KNOXVILLE, Tenn. — Nobody has stopped Tennessee‘s record-setting offense all season, and now, heading into a potential top-three showdown with Georgia, the Vols’ defense is showing all the signs of peaking at just the right time.
The No. 3 Vols smothered No. 19 Kentucky in a 44-6 victory on Saturday night at Neyland Stadium, a game that saw Tennessee hold Kentucky scoreless for the final three quarters of the game. The Vols hounded projected first-round draft pick Will Levis into three interceptions and sacked him four times.
Tennessee quarterback Hendon Hooker, who is making a strong case for the Heisman Trophy and threw three more touchdown passes against the Wildcats, said he is not the least bit surprised to see the defense playing at an elevated level.
“I see the defensive guys putting in extra work, whether it’s getting on the Jugs [gun], which you can see these guys making great plays on the ball and coming out and playing with their hair on fire,” Hooker said. “I’m extremely proud of them, and to compete against them every day, it’s a heated battle on that practice field.”
One of the best signs for the Vols entering the Georgia game is that they are beginning to sort out things in their secondary, which took some lumps earlier in the season. Junior Doneiko Slaughter started at cornerback against Kentucky after lining up at safety earlier this season and made two huge plays.
In other words, he might not be going back to safety anytime soon. The 6-foot, 190-pound Slaughter delivered a crushing hit on Kentucky receiver Dane Key in the second quarter, forcing a deflection that linebacker Juwan Mitchell intercepted and returned 48 yards. Then in the third quarter, Slaughter produced Tennessee’s third interception of the game when he had excellent coverage and made a leaping play on the sideline.
“I just like hitting people, obviously,” Slaughter said. “That’s why I play defense, but my guys are there helping make that play, too, hustling to the ball. That’s what’s going to happen.”
The Vols were without three of their top cornerbacks Saturday, including Warren Burrell, who is out for the season after undergoing shoulder surgery. Kamal Hadden and Christian Charles were also out with injuries.
Redshirt junior Brandon Turnage was pressed into more action and responded with an interception. Asked if he liked to hit as much as Slaughter, Turnage joked, “Yeah, I like to hit, probably not as much as Doneiko. He’s a Slaughter.”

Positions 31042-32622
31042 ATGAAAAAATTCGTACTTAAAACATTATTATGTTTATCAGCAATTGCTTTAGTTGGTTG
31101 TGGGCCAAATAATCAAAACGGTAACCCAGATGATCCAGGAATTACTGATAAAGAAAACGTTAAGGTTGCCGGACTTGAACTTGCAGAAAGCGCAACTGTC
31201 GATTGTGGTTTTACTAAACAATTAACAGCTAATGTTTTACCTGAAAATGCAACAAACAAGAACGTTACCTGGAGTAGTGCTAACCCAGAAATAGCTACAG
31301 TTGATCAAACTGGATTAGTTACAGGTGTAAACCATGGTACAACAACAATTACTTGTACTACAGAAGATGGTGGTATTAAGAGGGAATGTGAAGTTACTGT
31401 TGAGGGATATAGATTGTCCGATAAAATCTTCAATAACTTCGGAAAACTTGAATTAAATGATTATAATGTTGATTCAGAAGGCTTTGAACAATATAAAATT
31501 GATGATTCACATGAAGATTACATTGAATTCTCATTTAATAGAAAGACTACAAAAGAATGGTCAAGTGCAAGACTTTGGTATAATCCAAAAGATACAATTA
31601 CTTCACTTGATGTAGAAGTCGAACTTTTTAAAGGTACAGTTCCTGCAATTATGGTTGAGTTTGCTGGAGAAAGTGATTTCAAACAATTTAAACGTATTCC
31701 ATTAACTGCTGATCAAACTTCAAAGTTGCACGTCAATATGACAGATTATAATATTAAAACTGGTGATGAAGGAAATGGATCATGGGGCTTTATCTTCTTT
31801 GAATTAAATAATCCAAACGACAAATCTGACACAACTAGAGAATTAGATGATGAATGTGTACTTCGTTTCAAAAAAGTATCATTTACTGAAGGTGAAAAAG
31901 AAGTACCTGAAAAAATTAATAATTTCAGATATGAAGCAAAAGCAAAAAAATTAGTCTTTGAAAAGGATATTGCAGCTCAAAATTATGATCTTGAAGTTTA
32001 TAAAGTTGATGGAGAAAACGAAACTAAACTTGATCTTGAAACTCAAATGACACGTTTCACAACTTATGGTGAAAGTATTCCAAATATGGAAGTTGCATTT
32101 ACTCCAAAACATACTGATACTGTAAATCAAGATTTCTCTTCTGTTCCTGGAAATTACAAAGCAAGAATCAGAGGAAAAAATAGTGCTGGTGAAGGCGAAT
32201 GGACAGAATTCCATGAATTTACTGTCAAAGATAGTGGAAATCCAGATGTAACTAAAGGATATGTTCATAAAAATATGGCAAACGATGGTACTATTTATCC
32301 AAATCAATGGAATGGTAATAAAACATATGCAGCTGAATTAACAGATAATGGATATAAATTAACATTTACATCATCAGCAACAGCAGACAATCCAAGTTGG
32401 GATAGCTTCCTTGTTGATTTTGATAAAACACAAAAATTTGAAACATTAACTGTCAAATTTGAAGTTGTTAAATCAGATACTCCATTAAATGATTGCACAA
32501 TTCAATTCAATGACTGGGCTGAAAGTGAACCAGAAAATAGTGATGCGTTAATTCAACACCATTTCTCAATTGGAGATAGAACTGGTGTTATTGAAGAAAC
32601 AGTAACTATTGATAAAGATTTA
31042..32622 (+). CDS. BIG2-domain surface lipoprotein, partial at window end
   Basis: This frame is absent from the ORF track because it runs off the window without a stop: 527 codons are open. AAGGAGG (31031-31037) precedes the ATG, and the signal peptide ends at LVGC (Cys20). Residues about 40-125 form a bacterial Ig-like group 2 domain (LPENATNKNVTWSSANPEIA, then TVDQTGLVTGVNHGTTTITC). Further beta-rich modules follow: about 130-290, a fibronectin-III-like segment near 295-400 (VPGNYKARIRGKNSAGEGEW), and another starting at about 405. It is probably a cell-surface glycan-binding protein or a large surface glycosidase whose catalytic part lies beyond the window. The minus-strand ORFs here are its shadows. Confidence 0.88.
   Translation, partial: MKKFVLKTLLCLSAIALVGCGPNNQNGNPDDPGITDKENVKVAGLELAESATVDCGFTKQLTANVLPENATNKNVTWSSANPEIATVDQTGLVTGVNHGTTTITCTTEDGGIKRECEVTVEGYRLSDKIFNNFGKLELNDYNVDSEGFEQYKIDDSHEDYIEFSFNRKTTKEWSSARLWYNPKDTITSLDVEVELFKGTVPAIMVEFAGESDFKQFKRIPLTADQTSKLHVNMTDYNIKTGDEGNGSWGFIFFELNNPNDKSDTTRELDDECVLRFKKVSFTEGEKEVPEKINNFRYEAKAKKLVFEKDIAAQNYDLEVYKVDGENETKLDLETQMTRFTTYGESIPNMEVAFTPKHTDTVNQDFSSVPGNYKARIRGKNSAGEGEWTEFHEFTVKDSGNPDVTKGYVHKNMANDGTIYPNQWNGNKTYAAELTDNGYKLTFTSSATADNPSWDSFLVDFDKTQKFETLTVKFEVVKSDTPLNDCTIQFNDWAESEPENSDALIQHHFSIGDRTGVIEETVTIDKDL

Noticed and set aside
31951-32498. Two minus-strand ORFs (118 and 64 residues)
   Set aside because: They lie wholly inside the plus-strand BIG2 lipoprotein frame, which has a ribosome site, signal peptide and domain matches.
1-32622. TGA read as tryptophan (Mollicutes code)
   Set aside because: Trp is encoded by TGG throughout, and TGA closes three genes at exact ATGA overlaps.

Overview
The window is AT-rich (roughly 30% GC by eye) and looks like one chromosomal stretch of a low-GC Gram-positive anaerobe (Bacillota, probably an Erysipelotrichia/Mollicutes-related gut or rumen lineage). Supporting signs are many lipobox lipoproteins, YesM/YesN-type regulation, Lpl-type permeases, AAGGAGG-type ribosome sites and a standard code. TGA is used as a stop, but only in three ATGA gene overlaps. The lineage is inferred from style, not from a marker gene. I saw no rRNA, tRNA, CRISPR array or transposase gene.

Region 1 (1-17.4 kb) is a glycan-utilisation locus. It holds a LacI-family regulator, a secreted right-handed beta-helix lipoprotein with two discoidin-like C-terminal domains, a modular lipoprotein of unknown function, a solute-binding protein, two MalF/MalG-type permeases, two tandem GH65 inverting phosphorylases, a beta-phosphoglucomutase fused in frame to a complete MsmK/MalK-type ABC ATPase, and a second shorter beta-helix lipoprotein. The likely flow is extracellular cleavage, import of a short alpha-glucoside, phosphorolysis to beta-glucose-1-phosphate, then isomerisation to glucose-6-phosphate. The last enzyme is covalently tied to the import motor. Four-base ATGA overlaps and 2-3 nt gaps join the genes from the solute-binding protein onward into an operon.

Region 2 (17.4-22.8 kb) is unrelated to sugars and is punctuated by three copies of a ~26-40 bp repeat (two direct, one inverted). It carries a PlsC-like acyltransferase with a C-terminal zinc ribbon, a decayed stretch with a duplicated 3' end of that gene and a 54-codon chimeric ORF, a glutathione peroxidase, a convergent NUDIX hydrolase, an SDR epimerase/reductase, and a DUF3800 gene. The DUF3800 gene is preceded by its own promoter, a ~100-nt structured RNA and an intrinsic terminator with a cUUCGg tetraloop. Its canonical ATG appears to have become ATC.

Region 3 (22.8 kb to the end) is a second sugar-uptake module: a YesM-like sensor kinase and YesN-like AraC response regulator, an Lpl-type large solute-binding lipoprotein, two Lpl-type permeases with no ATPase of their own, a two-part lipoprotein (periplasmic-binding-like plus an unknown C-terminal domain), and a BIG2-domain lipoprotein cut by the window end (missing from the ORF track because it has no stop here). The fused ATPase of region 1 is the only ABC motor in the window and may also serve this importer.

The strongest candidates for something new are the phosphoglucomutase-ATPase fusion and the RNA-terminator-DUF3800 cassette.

Tennessee also got back senior safety Jaylen McCollough, who returned to the lineup Saturday after missing the past two games. McCollough was charged with felony aggravated assault on Oct. 9 after a man mistakenly entered his apartment, and McCollough injured his right hand after punching the man.
A major difference with this Tennessee defense is that the Vols are playing more people on that side of the ball. Coach Josh Heupel said during the offseason that creating more depth on defense would be critical. The Vols wore down at times a year ago on defense.
“One of the strengths for us defensively is the ability to rotate and play a lot of guys. It’s next man up,” Heupel said. “That allows you to go out and play as hard as you possibly can. It allows you to get into the second half and be fresh and go out and compete hard on every play.”
The Vols are also able to play more complementary football than they have in the past and don’t have to lean quite as heavily on the offense to score 40-plus points every game.
“That’s what good teams do. You start playing off each other, and when one’s struggling, the other one picks them up,” Heupel said. “There have been times throughout the course of the year where that’s happened, whether it’s the offense holding it together, the defense holding it together. They just like competing together. They care about each other. They love each other. They have fun. It’s a fun locker room to be in every day.”
Earlier this season, Tennessee struggled on third-and-long in certain situations. But the Vols held the Wildcats to 2-of-13 on third-down conversions. Heupel said it was a combination of pressuring Levis and matching things up better in the secondary.
“We’ve continued to grow, and that’s what good defenses and good teams do,” Heupel said. “They continue to get better.”
The Vols (8-0) will likely need a similar defensive effort against the Bulldogs if they’re going to win next weekend at Sanford Stadium. It will be the first time in the history of the series that the two rivals will meet as AP top-five teams.
Tennessee receiver Jalin Hyatt caught two more touchdown passes Saturday to break the single-season school record. He now has 14, including 11 in the past four games, and said the Vols will go into the Georgia game as healthy as they’ve been.
“We’ve got all our guys back,” said Hyatt, who was rejoined in the Tennessee wide receiver corps by Cedric Tillman, who caught four passes for 22 yards after missing the past four games due to ankle surgery. “This is what you live for. You live for games like [Georgia].”
Hooker said the consistency that has defined Tennessee’s preparation to this point won’t change just because it’s Georgia and just because the stakes will be so high.
Asked what the Vols were chasing, Hooker said, “We want to win an SEC championship. That’s our goal, to be playing in Atlanta at the end of the season. Every day we come in, it’s another day at the office, the same way the mailman goes and delivers the mail.”